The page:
lunch in a nearby restaurant.
In the evening, the volunteers were invited to a Debka
performance (Palestinian folkloric dance) at Askar refugee camp.
It was the last goodbye to the children they had been working
with over the past weeks, and the goodbyes were understandably
emotional. The evening was concluded on a happy note with a
birthday party for Abulhassan Al-Jaberi, an international
volunteer from The Netherlands.
original aim of the work camp was to offer its participants the
opportunity to work with the children of Askar refugee camp at
the camp’s Social Development Center, and despite the fact that
an Israeli road block prevented the volunteers from going to the
eastern part of town where Askar is located for four entire
days, they still managed to bring a lot of joy to the camp’s
children. The road block formed part of a major military
campaign by the Israeli army which left six Palestinians dead,
more than 50 wounded, and an entire building complex used by the
Palestinian Authority and several municipal services destroyed
The volunteers hosted workshops in drama, circus, dancing, arts,
sports, games, and music at the Social Development Center of
Askar refugee camp to children aged between six and twelve, each
workshop brought a mix of educational aspects and plain old fun.
Nuno Coelho, a volunteer from Portugal, explains some of the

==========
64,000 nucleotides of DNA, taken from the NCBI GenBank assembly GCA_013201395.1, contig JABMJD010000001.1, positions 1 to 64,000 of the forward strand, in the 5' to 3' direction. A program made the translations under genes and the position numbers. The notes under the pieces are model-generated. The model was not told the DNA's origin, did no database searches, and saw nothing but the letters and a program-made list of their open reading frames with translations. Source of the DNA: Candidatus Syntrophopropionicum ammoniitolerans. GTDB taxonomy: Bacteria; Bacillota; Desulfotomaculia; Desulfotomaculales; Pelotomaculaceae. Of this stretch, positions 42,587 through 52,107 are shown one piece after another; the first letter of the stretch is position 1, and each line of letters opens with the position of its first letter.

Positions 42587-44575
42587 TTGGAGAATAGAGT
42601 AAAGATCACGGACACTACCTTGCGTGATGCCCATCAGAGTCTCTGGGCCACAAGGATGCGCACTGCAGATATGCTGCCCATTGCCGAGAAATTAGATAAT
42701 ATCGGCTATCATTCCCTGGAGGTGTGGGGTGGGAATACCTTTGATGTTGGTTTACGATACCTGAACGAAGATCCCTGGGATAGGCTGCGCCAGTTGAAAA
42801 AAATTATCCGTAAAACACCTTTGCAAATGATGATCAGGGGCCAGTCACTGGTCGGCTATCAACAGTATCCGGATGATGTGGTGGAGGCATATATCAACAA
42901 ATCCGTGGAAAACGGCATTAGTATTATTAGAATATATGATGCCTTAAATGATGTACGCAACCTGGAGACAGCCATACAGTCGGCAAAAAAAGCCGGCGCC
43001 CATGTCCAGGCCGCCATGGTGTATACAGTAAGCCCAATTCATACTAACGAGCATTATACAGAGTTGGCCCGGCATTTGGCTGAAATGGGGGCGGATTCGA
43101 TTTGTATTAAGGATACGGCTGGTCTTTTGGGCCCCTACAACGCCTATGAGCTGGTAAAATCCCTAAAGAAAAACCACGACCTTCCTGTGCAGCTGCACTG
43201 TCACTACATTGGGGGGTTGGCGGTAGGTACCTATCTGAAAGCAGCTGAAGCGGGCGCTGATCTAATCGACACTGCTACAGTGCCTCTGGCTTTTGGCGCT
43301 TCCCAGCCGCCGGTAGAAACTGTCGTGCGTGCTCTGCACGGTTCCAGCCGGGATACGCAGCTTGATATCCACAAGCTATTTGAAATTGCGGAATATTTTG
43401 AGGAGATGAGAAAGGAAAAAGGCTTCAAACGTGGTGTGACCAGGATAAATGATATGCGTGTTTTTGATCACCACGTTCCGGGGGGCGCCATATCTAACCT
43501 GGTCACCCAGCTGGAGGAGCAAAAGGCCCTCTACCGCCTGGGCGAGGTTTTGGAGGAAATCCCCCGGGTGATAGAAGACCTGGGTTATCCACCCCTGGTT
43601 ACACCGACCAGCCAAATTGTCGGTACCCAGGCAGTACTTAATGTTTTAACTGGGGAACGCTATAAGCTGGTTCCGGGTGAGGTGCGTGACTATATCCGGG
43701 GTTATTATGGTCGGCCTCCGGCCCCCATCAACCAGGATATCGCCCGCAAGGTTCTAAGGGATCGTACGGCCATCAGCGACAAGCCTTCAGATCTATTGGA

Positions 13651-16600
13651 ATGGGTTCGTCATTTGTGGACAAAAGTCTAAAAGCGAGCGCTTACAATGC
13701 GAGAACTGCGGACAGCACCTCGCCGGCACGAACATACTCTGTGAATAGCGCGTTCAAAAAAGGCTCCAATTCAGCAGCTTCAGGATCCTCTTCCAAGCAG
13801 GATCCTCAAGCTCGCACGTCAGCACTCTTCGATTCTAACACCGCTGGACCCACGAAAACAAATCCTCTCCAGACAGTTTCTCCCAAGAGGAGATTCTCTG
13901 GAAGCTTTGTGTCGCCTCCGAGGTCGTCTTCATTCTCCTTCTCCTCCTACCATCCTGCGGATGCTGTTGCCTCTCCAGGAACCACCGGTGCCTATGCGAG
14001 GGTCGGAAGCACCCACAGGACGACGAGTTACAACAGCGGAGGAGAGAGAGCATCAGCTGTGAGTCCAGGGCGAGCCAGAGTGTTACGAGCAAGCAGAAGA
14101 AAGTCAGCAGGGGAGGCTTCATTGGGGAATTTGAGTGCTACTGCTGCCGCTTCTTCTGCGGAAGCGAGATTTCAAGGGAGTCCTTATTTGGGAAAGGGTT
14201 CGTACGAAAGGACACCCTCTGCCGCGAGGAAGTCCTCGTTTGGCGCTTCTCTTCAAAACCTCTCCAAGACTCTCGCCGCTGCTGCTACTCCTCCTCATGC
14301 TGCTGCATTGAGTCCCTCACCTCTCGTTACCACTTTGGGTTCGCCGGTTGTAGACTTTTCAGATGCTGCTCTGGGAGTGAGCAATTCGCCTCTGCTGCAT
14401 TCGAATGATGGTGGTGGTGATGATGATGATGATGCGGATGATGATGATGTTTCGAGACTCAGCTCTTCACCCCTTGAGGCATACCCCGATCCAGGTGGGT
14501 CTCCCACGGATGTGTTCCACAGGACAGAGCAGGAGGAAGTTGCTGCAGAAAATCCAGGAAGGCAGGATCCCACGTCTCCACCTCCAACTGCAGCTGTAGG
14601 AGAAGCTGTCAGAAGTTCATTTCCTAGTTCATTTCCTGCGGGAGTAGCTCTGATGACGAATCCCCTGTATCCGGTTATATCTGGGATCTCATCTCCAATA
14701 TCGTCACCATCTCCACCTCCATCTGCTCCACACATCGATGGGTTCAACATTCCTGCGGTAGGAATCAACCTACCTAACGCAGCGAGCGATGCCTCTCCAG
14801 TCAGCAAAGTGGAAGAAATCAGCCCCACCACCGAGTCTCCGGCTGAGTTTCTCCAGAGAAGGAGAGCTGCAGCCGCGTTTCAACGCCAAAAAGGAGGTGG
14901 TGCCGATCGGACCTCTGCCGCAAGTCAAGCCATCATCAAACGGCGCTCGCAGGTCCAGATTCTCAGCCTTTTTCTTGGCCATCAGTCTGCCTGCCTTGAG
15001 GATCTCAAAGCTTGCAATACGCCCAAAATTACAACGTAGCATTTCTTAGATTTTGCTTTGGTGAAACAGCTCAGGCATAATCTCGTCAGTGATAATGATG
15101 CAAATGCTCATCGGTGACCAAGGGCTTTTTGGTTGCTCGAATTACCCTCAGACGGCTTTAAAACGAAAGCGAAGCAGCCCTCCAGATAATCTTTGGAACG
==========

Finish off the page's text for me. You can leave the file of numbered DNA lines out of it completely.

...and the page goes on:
activities of the children in the arts workshop, “I was
designated as responsible for the Arts classes and we've been
doing drawings, doing some masks, hats, anything that we can
possible make out of paper, carton, scissors, glue and coloring
pencils.” The workshops not only aimed to teach children new
ways of expressing themselves, but also emphasized essential
life skills including collaboration, self-analysis, empathy with
others and community building.
Next to the workshops, the international volunteers also
produced a wonderful mural on one of the walls of the Social
Development Center. The mural was a collaborative effort under
the direction of Nuno Coelho, and turned out quite nicely.
Due to the above-mentioned roadblock, the organizers were forced
to implement a Plan B for voluntary work. During the interval
when work at Askar was impossible, both local and international
volunteers contributed their efforts to aid the Municipality of
Nablus. They devoted many hours of hard labor to cleaning up the
Lectures & discussions
The educational part of the International Work Camp 2006 took
the form of a mixture of lectures, discussions, documentary
screenings and study visits. The program was varied and